However, if the ALDH also works fast, the toxic effects of consuming alcohol may not be felt by us at all. This can easily lead a person to be more dependent on alcohol. Some studies suggest that people who have a short working variant of ALDH are more likely to become alcoholics simply because it is easier for them to drink.
Practically speaking, there is nothing we can do about how these particular enzymes work, as it is determined by the genes we were born with. However, by learning how our bodies work, we can make better choices, especially when it comes to alcohol, and learn how it affects our metabolism.
Alcohol's Effect on Our Metabolism
Unlike fats and sugar, our bodies cannot store alcohol for later use. As soon as we drink it, the alcohol is quickly absorbed through our small intestines and ends up in our bloodstream. Afterwards, it is directly sent to our liver to be dealt with.
To put it simply, drinking alcohol causes every other digestive system in the body to be put on hold. This can lead to a build-up of fat in the liver, one of the most common causes of liver disease.
The effects of alcohol on our metabolism are still not entirely understood, as they can be very complicated. Considering that alcohol is the most energy-dense substance after fat, you'd assume that drinking too much would cause you to gain a lot of weight. Beer belly, anyone?
However, there are limited studies that show a direct relationship between alcohol and weight when looking at the whole population. Since the body prioritizes dealing with alcohol and heavy drinking can cause intestinal damage, consuming too much alcohol is associated with lower body weight than the opposite. This isn't a good thing at all since dependency on alcohol poses a high risk of malnutrition.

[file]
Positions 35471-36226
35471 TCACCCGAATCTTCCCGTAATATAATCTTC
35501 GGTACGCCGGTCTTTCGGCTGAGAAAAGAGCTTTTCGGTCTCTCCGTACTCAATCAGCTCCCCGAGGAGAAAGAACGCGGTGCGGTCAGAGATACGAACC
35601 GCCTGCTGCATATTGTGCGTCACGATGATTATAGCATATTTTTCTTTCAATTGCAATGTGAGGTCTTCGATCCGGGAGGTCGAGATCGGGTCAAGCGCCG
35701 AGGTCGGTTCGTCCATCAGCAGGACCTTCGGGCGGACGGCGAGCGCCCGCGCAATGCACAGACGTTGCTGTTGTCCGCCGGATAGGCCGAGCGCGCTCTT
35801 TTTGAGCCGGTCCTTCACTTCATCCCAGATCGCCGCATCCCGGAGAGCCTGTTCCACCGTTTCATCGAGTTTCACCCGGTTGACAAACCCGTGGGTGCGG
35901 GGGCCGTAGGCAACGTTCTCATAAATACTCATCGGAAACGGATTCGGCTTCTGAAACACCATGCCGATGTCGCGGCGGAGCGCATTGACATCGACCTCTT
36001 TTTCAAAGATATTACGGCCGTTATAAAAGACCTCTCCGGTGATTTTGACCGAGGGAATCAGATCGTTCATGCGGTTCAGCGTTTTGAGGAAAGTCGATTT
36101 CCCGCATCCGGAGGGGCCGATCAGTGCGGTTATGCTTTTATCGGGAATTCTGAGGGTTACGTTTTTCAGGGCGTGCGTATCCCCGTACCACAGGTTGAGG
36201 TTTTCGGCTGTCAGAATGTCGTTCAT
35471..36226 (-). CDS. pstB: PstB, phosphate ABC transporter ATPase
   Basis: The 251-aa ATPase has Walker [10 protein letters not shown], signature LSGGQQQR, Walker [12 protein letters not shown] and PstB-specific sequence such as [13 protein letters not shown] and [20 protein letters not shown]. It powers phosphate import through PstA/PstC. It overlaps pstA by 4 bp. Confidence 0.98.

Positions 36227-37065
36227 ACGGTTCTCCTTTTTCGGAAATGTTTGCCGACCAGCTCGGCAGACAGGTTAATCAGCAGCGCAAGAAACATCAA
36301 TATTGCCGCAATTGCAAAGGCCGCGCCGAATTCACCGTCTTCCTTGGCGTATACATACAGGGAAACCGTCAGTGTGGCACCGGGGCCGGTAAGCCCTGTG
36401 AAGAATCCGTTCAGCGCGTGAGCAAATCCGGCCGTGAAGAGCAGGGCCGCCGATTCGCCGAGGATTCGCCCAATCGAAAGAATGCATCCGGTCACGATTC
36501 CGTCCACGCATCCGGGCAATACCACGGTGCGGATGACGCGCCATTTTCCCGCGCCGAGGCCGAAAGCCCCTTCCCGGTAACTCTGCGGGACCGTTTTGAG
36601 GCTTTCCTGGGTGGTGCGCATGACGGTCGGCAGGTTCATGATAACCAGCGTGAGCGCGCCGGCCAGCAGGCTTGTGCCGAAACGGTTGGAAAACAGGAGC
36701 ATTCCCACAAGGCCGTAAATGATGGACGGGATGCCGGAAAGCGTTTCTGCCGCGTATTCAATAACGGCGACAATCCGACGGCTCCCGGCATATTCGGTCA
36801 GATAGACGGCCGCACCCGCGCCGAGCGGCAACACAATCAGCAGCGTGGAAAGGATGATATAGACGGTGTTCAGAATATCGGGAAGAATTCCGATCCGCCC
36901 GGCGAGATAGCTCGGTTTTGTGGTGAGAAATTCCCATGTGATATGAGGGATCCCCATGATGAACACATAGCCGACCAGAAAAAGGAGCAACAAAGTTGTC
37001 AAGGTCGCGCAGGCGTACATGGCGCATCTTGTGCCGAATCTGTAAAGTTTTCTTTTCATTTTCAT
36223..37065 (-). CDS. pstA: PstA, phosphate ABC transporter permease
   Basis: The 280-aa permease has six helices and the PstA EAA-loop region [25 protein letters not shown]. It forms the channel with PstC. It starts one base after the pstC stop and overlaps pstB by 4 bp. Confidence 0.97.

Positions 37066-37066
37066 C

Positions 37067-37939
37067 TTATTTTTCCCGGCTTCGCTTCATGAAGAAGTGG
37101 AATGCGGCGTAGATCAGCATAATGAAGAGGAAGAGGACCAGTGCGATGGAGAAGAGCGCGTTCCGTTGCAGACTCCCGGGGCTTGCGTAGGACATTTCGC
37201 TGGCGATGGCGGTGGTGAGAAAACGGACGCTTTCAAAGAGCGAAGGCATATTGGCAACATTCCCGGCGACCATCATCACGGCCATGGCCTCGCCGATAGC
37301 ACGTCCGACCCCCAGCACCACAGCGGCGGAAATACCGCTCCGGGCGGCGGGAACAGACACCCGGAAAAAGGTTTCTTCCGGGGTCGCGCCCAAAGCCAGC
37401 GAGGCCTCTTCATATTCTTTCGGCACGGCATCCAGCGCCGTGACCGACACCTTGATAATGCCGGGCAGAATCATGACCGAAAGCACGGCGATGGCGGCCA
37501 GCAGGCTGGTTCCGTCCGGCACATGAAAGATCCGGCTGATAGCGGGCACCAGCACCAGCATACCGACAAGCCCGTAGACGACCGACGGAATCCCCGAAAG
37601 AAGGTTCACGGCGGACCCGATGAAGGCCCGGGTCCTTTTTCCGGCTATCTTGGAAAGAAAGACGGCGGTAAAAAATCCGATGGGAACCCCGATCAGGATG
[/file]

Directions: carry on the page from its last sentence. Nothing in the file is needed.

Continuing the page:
Although our metabolism plays a part in how our body maintains itself, a significantly higher or lower metabolic rate doesn't necessarily predispose any of us to be prone to weight loss or weight gain. Since heavier people need more energy to keep going, they may have a higher basal metabolic rate than people who weigh less.
However, if you're gaining weight due to alcohol, you have to be honest with yourself and admit that it is not likely due to your metabolism. An evening on the couch with a bottle of wine or a night out chugging beer with your buddies isn't precisely an evening at the gym, is it?
Ultimately, you have a choice in how you treat the body nature has given to you. And the truth is that, even if it doesn't directly cause you to gain weight, alcohol doesn't do anything good for your body. It's quite the contrary.
Drinking a glass of wine at the party or a beer with your friends may not be that bad for you, but getting drunk every time you want to take a break will cause some serious long term side effects.
So treat your body well, and keep your alcohol consumption at the very minimum. Better yet, give it up entirely if you can.